Chapter_18.docx

Chapter_18.docx - Chapter 18 The International Financial...

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Chapter 18 The International Financial System Exchange Rate Systems Some countries simply allow the exchange rate to be determined by demand and supply, just as other prices are. A country that allows demand and supply to determine the value of its currency is said to have a floating currency . When countries can agree on how exchange rates should be determined, economists say that there is an exchange rate system . The current exchange rate system under which the value of most currencies is determined by demand and supply with occasional government intervention is known as a managed float exchange rate system . The two most important alternatives to the managed float exchange rate system were the gold standard and the Bretton Woods System . These were both fixed exchange rate systems where exchange rates remained constant for long periods. Under the gold standard, a country’s currency consisted of gold coins and paper currency that the government was committed to redeem for gold. Because of the Great Depression, by the mid-1930s, most countries, including the United States, had abandoned the gold standard. The Current Exchange Rate The current exchange rate system has three important aspects: The United States allows the dollar to float against other major currencies. The dollar increases in value when it takes more units of foreign currency to buy one dollar and falls in value when it takes fewer units of foreign currency to buy one dollar. Most countries in Western Europe have adopted a single currency, the euro .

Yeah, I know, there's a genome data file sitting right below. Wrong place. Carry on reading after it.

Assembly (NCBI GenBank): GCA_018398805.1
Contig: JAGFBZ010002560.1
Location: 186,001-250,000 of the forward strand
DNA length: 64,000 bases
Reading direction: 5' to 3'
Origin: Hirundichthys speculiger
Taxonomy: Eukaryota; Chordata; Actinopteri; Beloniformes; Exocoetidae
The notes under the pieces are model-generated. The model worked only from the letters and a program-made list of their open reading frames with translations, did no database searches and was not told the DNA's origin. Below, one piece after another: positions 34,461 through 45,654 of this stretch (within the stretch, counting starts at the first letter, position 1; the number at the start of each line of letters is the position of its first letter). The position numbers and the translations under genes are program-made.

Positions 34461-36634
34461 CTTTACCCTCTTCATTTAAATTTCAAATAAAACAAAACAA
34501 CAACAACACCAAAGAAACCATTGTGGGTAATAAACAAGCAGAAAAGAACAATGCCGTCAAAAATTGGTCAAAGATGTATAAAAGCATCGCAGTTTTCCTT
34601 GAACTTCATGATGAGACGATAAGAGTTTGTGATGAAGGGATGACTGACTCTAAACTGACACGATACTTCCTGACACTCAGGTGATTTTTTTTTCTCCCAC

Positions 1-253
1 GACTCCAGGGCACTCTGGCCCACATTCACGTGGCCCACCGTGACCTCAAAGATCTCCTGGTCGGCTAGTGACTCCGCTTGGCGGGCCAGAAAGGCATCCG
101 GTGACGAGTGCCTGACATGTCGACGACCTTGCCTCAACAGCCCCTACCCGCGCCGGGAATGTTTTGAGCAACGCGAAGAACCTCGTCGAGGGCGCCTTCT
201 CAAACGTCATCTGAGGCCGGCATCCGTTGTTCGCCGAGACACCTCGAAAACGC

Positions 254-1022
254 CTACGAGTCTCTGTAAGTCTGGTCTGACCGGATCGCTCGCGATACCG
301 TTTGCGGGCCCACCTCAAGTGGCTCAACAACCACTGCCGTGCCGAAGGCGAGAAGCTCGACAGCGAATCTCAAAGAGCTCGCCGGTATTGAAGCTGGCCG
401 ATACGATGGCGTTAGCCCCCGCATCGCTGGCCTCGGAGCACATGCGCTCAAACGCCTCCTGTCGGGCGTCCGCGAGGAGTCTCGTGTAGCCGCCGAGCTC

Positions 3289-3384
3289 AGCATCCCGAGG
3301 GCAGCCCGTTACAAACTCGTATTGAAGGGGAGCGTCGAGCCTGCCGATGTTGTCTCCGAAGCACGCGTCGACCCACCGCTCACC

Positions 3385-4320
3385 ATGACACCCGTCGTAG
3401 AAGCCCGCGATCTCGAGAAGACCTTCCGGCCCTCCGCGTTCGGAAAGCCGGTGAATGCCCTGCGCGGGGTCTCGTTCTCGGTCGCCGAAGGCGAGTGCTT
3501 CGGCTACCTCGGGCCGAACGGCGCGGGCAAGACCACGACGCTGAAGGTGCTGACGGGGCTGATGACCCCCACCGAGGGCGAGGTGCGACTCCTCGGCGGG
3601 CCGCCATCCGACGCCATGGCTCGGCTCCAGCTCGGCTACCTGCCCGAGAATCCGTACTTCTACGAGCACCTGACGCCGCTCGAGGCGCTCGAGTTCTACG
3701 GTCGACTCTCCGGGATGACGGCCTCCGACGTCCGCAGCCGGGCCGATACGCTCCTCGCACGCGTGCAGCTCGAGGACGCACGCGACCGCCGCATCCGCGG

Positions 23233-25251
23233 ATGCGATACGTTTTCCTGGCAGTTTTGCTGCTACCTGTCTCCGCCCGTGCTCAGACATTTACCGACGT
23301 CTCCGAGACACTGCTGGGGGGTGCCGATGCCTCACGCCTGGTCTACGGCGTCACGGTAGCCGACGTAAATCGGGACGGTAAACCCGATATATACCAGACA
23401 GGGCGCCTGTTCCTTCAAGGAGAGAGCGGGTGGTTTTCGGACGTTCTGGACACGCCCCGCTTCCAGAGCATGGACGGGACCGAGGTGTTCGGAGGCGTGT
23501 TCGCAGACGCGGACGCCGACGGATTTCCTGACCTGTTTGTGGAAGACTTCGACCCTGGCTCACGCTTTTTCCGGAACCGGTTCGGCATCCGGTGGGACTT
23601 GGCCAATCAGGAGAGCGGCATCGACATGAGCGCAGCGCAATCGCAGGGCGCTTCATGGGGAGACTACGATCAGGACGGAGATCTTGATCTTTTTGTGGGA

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Some developing countries have attempted to keep their currencies’ exchange rates fixed against the dollar or another major currency. A. The Floating Dollar The dollar increases in value when it takes more units of foreign currency to buy one dollar and falls in value when it takes fewer units of foreign currency to buy one dollar. Since 1973, the value of the U.S. dollar has fluctuated widely against other major currencies. From the beginning of 1973 to the end of 2006, the U.S. dollar lost about 60 percent in value against the yen, while it increased about 15 percent in value against the Canadian dollar. B. What Determines Exchange Rates in the Long Run? The two most important causes of exchange rate movements are changes in interest rates — which cause investors to change their views of which countries’ financial investments will yield the highest returns — and changes in investors’ expectations about the future values of currencies. The theory that, in the long run, exchange rates move to equalize the purchasing power of
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This note was uploaded on 02/26/2010 for the course ECON 2010 taught by Professor Roussel during the Spring '08 term at LSU.

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Chapter_18.docx - Chapter 18 The International Financial...

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